Duplicate bridge results and tip: Afraid to bid One No Trump?


By Val Rhead

Recently I picked up an old Bridge manual. “Open One No Trump with 15 to 17 points if you have all suits stopped.” Wrong, wrong, wrong; this is not modern Bridge. I often run into players at social Bridge games that still adhere to this philosophy. Opener has a balanced 17 point medium strength hand but she is afraid to bid One No Trump because one suit is not stopped. Her extreme caution limits her options.

Holding a 15 to 17 point hand, Opener has no way to tell her partner the strength of her balanced hand unless she opens One No Trump. If she opens One Club and subsequently rebids Two Clubs, she has told her partner that her hand is a minimum opening bid (12-14 points) with a six-card suit. If she opens One Heart followed by a One No Trump rebid, she has told her partner that she has a minimum opening bid with a five-card Heart suit. If she opens One Club followed by a One Spade rebid after partner responds One Heart, Opener has told her partner that she has two suits but hasn’t said anything yet about her strength. Perhaps, her partner decides to pass before Opener has a chance to show that she has a medium strength hand.

Bridge is a game of playing the odds. For example, if the No Trump Opener has a worthless doubleton in Diamonds, the probability of her partner holding a stopper in Diamonds is fairly high. Also, there is a possibility that her opponent will decide to lead another suit. And, the probability is good that the seven Diamonds in the opponents’ hands will be split four – three which would allow a Three No Trump contract to be made if there are no other losers in Opener’s two hands.

These all are important reasons why it is safe to open One No Trump missing a stopper. Also, these hands might not be played in No Trump at all! Using the Stayman and Transfers conventions, these hands often are played in one of the major suits where a fit has been found. So the worthless doubleton in Diamonds will not be a major factor at all. If a player forgoes making these exploratory One No Trump opening bids, she likely would not have discovered these fits.

Now, I do admit that sometimes you can have a bad result opening either One No Trump or even Two No Trump with a partner who has next to nothing. However, the Transfer bid may allow you to escape these disasters if your partner has a longish suit even though he has no points. Sometimes too, the opponents will enter the auction and the resources of the No Trump opener will then be put to good use on defence. In other cases, it’s just the probabilities working against you this time. Maybe, the bathtub was pointed in the wrong direction. Some of the players who refrain from opening One No Trump harken back to that one (or more) times when they took a chance and it didn’t work.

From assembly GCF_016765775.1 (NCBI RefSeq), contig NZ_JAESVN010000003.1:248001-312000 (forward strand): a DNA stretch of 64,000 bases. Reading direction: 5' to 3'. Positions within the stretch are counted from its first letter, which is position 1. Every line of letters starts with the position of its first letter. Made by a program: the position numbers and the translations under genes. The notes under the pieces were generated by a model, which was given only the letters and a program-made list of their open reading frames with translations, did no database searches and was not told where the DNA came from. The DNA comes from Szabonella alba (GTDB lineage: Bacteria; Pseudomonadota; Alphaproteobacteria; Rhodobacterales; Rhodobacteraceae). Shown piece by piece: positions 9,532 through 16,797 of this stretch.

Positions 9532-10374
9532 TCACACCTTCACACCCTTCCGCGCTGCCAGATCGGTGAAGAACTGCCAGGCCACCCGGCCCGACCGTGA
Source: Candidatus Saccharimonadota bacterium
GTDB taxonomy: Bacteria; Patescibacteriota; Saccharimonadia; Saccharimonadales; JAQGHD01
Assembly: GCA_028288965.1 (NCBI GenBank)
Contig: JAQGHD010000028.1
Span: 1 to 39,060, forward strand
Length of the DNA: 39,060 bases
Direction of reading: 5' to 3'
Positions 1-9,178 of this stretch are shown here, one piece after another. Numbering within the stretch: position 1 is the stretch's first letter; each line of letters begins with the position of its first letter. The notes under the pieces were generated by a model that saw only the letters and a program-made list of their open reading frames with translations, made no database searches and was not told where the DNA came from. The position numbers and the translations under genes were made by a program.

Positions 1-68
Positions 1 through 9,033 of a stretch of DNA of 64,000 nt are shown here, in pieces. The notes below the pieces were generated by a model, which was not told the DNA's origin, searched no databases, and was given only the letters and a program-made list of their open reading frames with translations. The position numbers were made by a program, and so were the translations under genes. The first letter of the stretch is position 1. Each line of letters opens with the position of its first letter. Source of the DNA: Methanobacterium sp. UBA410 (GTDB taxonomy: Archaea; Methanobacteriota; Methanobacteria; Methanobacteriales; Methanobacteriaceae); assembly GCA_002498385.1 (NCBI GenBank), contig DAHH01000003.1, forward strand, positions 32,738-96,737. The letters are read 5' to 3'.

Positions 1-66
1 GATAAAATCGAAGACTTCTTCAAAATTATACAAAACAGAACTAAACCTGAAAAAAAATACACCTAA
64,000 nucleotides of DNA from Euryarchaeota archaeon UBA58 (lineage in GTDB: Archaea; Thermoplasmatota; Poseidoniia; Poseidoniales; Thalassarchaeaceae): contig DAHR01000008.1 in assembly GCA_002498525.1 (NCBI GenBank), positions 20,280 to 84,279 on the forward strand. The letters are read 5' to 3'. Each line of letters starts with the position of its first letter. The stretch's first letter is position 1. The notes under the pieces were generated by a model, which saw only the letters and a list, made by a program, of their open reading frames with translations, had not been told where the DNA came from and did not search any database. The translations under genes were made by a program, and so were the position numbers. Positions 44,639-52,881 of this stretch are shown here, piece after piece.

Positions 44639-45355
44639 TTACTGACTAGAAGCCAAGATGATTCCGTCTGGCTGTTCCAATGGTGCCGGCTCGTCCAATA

To be successful in Bridge you have to realize that the odds will not always work for you. But an intelligent use of the odds will work in your favour more often than not. Most of the world’s most successful Bridge players play aggressively to their advantage, using their knowledge of the odds involved.

If you wish to promote an activity in your bridge group or ask a bridge question, send the information to [email protected] and I will try to include it in this column.


Games at the Huntsville Club are Tuesday 7:15 start, Trinity United Church 33 Main Street. Please arrive 15 minutes before game time. For partners and information call Jan Roberts 705 635-2522 or email [email protected]

The following winners are for Tuesday, Nov 14 with 9 pairs playing a Howell movement. 1. Fay MacDonald and Helen Pearson; 2. Liz Graham and Dorothy Russell; 3. Joanne Garvey and Barb Green; 4. Kel Andresen and Vern Foell; 5. Susan Marshall and Jan Roberts


Games for the Bracebridge Club are Mondays 7pm, Knox Presbyterian Church, 120 Taylor Road. Please arrive 15 minutes before game time. For information or partnerships, call Brian at 705-645-5340 [email protected]

The following winners are from Monday, Nov 13 with 17 pairs playing a Mitchell movement. North-South 1. Val Rhead and Joanne Garvey; 2. Betty Rintoul and Hazel Bowes; 3. Bev Parlett and Vern Foell; 4. Betty Fagin and Brian Brocklehurst; 5. Carol Anne Robinson and Nancy Barber; East-West 1. Frank Vagnoni and Gerry Lawrence; 2. Kel Andresen and Jim Smith; 3. Gerry Flaherty and Ralph Hair; 4. Art Insley and Don Evans; 5. Kathy Kent and David Kent

Looking for more bridge tips? You’ll find them here.

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1 Comment

  1. J. R. Bruce Cassie on

    As an occasional Duplicate Bridge player with very modest talent, I want to commend Val Rhead for her excellent articles on this complex, enjoyable and befuddling game. Better than the “sample games with comments” in the major press! Val seems to know the card combinations that trip us up at table and she makes the resolution of these challenges a whole lot of fun. A Doppler pleasure for sure.

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